Speaking GaelicEdward would have spoken Gaelic at home, but learned to read and write in English at school. Gaelic was forbidden there, and he would have been beaten for speaking it to his friends at playtime.
From the 18th century until well into the 20th century, the British establishment thought Gaelic-speakers were uneducated and uncivilised. They thought that learning English would improve rural people’s lives.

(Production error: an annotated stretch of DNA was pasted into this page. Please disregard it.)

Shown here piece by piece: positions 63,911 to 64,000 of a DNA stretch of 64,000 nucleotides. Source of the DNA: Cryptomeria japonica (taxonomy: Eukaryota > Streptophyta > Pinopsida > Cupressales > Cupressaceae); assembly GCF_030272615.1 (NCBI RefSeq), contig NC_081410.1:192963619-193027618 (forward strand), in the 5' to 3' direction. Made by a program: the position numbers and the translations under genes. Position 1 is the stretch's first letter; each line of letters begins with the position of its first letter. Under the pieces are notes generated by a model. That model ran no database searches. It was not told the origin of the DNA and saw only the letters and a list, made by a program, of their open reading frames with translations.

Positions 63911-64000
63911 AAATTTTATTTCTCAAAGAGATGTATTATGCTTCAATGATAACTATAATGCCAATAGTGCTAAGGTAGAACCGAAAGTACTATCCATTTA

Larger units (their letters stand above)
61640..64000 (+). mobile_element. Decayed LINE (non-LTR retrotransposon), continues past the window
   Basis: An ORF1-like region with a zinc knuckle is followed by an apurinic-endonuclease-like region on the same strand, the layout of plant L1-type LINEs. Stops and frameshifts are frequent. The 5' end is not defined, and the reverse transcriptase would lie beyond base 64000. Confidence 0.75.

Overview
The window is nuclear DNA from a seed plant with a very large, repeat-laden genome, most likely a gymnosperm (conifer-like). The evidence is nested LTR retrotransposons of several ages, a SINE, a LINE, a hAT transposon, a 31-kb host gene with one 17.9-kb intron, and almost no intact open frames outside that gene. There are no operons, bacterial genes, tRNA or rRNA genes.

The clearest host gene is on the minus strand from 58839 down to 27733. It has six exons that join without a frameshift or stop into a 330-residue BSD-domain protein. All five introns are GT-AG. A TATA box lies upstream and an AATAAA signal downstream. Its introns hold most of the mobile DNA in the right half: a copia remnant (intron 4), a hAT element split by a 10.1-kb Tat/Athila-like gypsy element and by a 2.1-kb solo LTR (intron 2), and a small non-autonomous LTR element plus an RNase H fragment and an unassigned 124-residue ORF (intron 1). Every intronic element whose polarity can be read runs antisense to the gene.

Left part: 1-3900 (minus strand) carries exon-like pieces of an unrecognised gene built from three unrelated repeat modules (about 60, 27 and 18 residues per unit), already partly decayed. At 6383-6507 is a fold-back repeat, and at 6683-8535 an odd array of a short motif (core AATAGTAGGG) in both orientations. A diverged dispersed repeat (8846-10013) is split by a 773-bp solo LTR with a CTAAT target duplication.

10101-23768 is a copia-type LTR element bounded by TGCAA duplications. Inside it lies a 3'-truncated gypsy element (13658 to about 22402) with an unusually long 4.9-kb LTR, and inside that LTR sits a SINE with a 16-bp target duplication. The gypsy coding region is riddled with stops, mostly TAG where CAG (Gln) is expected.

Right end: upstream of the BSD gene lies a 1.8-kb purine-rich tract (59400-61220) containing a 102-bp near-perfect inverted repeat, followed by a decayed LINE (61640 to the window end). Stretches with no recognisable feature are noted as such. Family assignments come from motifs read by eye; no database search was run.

In today’s world, where Gaelic is celebrated and officially supported, this is seen as having been utterly wrong. However, that was the environment young Edward Munro grew up in – when he scratched the name of the place where he lived into the stone he was doing the ‘right’ thing by translating baile (town, village, settlement) achadh (field) and droighinn (the blackthorn tree) into English as “Thornfield Manor”.